KATZ: Well, you know, that really remains to be seen. He's basically given a far-right minister who's himself has been convicted of crimes in the past of incitement, who's now the National Security Minister in charge of the police in Israel to also now have something of a National Guard. People who are referring to -- referring to it almost as a private militia that would belong to this minister Itamar Ben- Gvir.

What exactly that means, what will be the powers and authority of this National Guard remains still to be seen. They're supposed to bring a decision to the cabinet that will be convening this coming Sunday, where then they'll start the legislative process to enact and form this National Guard. I think that everyone agrees that there is a need for a National Guard. If you remember Rosemary, we saw riots in cities across Israel back during one of the Gaza operations in 2021.

So, there's a need to restore order in certain places. We can hope that it will be done responsibly and not just for political reasons.

CHURCH: Yes. We'll be watching this very closely, as of course you will. I know. Yaakov Katz joining us live from Jerusalem. Many thanks.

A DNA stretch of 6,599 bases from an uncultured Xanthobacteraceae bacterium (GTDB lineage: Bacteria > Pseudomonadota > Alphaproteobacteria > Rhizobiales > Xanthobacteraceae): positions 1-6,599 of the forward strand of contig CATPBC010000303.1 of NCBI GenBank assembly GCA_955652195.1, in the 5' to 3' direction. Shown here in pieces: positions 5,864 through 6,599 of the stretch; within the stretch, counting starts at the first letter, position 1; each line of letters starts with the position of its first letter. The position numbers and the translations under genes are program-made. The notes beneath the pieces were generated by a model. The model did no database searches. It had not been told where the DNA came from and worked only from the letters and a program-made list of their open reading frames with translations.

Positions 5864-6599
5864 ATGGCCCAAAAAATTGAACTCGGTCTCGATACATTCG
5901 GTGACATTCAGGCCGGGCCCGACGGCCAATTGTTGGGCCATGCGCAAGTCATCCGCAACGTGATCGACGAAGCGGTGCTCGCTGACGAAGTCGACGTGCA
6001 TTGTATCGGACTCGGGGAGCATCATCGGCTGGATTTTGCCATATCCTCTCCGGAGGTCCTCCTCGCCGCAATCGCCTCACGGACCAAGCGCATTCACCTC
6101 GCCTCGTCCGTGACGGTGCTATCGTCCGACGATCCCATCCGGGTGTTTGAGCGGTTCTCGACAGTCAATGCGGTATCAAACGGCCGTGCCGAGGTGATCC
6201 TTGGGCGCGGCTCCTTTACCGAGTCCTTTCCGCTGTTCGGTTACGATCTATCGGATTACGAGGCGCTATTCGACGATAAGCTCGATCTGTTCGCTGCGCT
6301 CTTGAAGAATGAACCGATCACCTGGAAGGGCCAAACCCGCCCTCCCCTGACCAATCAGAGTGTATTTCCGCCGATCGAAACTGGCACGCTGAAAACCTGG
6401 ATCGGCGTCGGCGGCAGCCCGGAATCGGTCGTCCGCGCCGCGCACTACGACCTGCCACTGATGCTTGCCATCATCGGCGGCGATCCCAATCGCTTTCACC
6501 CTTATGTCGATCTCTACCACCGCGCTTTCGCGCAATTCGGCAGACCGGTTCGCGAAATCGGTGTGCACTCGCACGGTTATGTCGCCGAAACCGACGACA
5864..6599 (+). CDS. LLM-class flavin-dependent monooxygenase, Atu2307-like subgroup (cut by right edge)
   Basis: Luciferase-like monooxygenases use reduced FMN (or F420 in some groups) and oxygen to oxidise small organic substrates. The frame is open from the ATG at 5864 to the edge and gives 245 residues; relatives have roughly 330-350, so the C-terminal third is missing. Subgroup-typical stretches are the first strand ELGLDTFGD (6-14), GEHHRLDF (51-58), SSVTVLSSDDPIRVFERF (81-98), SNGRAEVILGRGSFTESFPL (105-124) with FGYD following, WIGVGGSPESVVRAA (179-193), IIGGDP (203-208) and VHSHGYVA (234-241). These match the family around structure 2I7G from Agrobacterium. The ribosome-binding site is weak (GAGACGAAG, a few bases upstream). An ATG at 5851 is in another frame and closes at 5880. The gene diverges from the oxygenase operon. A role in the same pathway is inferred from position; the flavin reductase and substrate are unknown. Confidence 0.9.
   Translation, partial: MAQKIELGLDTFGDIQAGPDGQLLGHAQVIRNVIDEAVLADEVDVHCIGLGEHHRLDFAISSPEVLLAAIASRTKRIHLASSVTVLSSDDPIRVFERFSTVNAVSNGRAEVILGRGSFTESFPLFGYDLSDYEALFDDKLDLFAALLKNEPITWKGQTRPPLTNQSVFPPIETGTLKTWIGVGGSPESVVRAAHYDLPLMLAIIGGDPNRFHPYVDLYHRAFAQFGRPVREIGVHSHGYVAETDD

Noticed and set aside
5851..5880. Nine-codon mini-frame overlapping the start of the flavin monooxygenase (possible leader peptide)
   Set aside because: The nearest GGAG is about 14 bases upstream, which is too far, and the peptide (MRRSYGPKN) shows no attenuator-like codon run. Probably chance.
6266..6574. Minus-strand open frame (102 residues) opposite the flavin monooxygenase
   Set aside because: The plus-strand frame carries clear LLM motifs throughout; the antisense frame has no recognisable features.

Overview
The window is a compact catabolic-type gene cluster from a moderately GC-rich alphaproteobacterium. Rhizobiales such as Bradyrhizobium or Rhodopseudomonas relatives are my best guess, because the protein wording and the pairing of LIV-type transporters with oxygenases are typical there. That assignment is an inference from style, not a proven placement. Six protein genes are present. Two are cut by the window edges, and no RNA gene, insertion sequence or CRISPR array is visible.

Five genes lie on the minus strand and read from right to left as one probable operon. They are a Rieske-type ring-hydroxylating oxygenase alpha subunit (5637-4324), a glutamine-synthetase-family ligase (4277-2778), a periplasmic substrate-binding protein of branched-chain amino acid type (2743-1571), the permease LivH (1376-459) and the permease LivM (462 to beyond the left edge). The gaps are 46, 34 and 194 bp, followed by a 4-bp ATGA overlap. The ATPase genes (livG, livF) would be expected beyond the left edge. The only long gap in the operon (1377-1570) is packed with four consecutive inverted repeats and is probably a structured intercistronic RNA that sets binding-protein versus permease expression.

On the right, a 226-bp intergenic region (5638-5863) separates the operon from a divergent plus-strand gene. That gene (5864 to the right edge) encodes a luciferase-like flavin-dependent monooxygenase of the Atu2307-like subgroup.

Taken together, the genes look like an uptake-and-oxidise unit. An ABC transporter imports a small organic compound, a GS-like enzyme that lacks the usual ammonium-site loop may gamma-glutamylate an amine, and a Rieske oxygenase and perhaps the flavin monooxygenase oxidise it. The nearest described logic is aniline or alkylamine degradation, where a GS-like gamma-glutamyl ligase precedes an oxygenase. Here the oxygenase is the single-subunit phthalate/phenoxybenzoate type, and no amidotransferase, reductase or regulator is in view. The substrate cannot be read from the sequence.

To France now, demonstrators are continuing to protest the government's move to raise the retirement age from 62 to 64. Many of them entered an airport in southwest France just a short while ago setting off smoke bombs. Blocking airports has been a tactic used by protesters nationwide. Authorities say around 13,000 police officers will be deployed across the country Tuesday. They also expect public transportation including air travel to be disrupted.

Where Southern American towns once stood, we now see shredded homes, toppled buildings and people mourning loved ones. Our report from storm ravaged Mississippi is next.



CHURCH: Lingering storms and possible floods are still threatening parts of the southern U.S. after it was walloped by a series of deadly storms and tornadoes. Small towns in Mississippi are coming to grips with the destruction and the loss of life with entire neighborhoods decimated. More than 20 people are confirmed dead including a two-year old girl. CNN's Isabel Rosales spoke to her relatives in hard hit Mississippi and others who lost loved ones.